If you are looking to sell your company in the future, I would seriously recommend you consider the implications if your business is heavily dependent on you.
Many advisers will say it doesn’t matter. You can work with the new owner for a period and get through this, put in measures to compensate, develop staff and then move out. This is true. But it can be a barrier that makes some potential buyers think twice and, so should you.
Let me ask you a couple of questions:
- How will you feel about working for someone again, producing monthly reports for them and answering for your lack of sales to the new board? Chances are you didn’t create your business to end up asking people you hardly know whether you can do X or Y.
- Are you happy with a significant amount of the value someone pays for your business being paid perhaps 12 to 24 months after the sale and, subject to performance or other conditions? Ideally, you want to sell and move on, not worry about whether you’ll have to hand some of that hard-earned cash back a little further down the line.
It doesn’t mean you can’t sell your business if it’s dependent on you, and I know owners who have been in this this position and have either had no choice or had just had enough and were prepared to take the risk and go to market. Unfortunately, many admitted they could have done a better and less stressful deal had they been more prepared and not rushed it. Others were back to the drawing board because they failed to sell.
Here are 5 things you can do to reduce the reliance on you as the owner and, hopefully, avoid the complications above:
1. Have a succession plan
This could be highlighting someone from within the business, or recruiting externally, and coaching and supporting them to fill your shoes.
2. Make yourself redundant
Some owners struggle with this as they prefer to be hands on or care too deeply about the company they have built from the ground up. If you are looking to sell your business, however, you need to essentially get hands off. Empower others to do it. Now is the time to let go.
3. Introduce key performance indicators (KPI’s).
measured usually gets done. To make a success of this you should only measure what is really important. Potential buyers can then latch onto these as part of the road map for moving the company forward without you.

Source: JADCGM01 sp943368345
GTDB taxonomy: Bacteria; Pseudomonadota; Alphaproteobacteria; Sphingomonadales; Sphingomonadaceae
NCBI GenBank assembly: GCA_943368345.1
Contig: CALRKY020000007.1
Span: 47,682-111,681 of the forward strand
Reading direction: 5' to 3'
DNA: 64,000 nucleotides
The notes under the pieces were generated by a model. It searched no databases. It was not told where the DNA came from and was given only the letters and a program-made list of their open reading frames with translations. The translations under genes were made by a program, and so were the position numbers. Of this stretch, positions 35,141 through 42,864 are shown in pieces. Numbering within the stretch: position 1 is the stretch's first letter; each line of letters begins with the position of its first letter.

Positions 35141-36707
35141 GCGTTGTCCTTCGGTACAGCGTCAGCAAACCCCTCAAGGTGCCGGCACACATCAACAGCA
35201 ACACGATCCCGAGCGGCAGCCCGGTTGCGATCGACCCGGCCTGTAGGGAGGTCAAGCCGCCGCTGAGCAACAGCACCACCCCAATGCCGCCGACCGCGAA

4. Look after your Key Staff
Incentivise high performing and essential staff to stay with your business and begin handing over key customer relationships to them.
5. Document the key positions in your business.
This will make it much easier to recruit and train your team when you need to, even if you aren’t considering selling. Most importantly they, and potential buyers, will know what is required of them when you are not around.
Having a business that is not dependent on you is good for both sides. Buyers don’t have to worry about upsetting or demeaning the original owner and you can confidently hand over your company with less fear. For many owners, this can be a difficult thing to balance and get right. When you have put your heart and soul into developing a company, it’s difficult to let go of the reins and give over control to someone else.
The truth is, if you are planning to sell your business in the future, you need to ensure that it can operate without you. It will facilitate the process of selling and make sure you get a broader range of buyers who know they can take over without having to depend on your extensive experience and iron control. It may also save you money in the long run because your business is fit to change hands and the appropriate staff are all in the right place to make the buyout a success.
Every company is different; however, the starting point is understanding where you currently are, and where you need to be. Even if you are a few years away from selling, seek advice now from a reputable adviser who can guide you in implementing the keys above. It won’t take as long as you think and will make a significant positive impact on the final deal and terms you achieve.